Conservational amino acid substitution means replacing an amino acid residue by another amino acid residue having a similar side chain. A family of amino acid residues having similar side chains is generally defined within the technical field to which the present invention pertains. This family may include amino acid having a basic side chain (e.g., lysine, arginine, histidine, etc.), amino acid having an acidic side chain (e.g., aspartic acid, glutamic acid, etc.), amino acid having a non-charged polar side chain (e.g., glycine, asparagine, glutamine, serine, threonine, tyrosine, cysteine, etc.), amino acid having a non-polar side chain (e.g., alanine, valine, leucine, isoleucine, proline, phenylalanine, methionine, tryptophane, etc.), amino acid having a beta-branched side chain (e.g., threonine, valine, isoleucine, etc.) and amino acid having an aromatic side chain (e.g., tyrosine, phenylalanine, tryptophan, histidine, etc.)

According to one embodiment of the present invention, the antibody may further include Fc region and may be a human antibody or humanized antibody. As used herein, the term “humanized antibody” totally refers to non-immunogenic antibodies and/or antibodies with decreased immunogenicity. The humanized antibody is an altered antibody with modified amino acid sequence, wherein the amino acid sequence of the antibody may be desirably re-constituted. Such possible changes may be innumerable and may range, for example, from changing one or some of amino acids to completely re-constituting a variable and/or constant region of the antibody. The variable region is typically altered to increase binding ability and affinity of an antigen, whereas, alteration in the constant region may be conducted in order to increase intracellular reaction such as fixation of complements, interaction with a membrane, functions of other effective agents, etc. The humanized antibody provided in the present invention may be combined with all types of constant regions by recombinant techniques. The heavy chain constant region may include gamma (γ), mu (μ), alpha (α), delta (5) and epsilon (s) types, in addition, subclass types such as gamma1 (γ1), gamma2 (γ2), gamma3 (γ3), gamma4 (γ4), alpha1 (α1) and alpha2 (α2). Further, the light chain constant region may include kappa (κ) and lambda (λ) types (Coleman et al., Fundamental immunology, 2nd Ed., 1989, 55-73).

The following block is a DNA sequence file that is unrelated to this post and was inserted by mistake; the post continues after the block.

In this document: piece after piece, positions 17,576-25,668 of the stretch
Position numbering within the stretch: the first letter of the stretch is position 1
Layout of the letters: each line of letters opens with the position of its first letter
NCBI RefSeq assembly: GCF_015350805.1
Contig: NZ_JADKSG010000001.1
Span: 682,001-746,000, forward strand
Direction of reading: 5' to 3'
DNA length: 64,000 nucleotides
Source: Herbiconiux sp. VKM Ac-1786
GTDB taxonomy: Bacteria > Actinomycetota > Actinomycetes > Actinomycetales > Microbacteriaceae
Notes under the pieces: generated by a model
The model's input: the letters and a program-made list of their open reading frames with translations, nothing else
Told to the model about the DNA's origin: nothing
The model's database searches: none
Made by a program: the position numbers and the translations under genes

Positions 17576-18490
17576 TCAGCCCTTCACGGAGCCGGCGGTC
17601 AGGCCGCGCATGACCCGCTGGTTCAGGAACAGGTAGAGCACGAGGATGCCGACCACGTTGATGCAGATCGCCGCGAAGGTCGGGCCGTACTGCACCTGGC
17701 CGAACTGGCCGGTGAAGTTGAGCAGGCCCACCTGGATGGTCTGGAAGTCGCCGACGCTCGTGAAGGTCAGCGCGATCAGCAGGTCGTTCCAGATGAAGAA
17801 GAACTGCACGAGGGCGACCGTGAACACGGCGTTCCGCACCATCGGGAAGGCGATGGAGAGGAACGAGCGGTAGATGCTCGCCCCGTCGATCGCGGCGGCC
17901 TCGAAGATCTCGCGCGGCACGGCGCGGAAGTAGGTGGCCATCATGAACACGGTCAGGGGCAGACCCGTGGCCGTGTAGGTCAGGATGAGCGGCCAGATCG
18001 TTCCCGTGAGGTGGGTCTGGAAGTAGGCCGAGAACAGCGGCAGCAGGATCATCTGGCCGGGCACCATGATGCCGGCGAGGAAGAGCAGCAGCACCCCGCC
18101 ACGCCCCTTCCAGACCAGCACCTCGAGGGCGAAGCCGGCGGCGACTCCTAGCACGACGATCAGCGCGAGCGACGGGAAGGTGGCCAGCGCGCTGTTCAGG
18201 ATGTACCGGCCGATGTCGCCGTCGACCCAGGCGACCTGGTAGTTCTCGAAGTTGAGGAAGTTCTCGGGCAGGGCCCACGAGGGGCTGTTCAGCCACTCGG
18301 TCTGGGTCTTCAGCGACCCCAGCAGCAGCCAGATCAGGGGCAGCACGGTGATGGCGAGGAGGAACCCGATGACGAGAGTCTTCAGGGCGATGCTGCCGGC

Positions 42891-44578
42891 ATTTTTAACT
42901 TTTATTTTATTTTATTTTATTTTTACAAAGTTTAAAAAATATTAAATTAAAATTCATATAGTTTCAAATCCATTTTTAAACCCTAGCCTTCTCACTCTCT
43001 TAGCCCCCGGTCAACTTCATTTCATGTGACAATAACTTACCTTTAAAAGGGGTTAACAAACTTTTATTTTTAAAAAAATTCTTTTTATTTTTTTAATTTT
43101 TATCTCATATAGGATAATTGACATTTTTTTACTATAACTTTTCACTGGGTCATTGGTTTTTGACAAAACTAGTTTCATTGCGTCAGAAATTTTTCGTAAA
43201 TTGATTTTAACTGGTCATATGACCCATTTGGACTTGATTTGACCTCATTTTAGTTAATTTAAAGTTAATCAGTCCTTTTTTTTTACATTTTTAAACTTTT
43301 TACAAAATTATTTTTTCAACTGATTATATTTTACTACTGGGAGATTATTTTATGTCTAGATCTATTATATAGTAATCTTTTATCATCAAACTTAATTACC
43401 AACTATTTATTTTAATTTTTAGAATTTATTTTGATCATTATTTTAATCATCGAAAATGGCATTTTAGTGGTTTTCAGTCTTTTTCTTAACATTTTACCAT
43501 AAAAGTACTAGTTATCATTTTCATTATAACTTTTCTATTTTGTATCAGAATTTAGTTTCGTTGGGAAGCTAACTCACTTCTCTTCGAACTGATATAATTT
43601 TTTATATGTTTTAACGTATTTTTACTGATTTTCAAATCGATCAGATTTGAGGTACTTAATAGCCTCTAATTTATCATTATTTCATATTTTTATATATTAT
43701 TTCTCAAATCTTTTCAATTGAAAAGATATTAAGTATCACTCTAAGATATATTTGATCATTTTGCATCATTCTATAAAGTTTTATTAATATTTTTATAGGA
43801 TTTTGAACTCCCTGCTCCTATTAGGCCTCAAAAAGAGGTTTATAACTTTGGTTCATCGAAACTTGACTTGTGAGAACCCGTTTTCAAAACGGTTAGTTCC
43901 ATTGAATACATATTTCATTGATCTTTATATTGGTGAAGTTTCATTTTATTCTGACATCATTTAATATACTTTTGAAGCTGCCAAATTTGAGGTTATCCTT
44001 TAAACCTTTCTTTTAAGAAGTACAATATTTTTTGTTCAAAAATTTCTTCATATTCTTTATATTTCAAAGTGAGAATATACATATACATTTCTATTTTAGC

With respect to IgG1-based anti-cMet antibody, that is, 1E4, disclosed in the existing patent publications Nos. WO2016/021864A1 and WO2017/135791A1, the present inventors have introduced CDR grafting technique to graft a complementarity determining region (CDR) in a framework region more stable than that of the existing antibody in order to improve structural stability while retaining characteristics of anti-cMet antibody.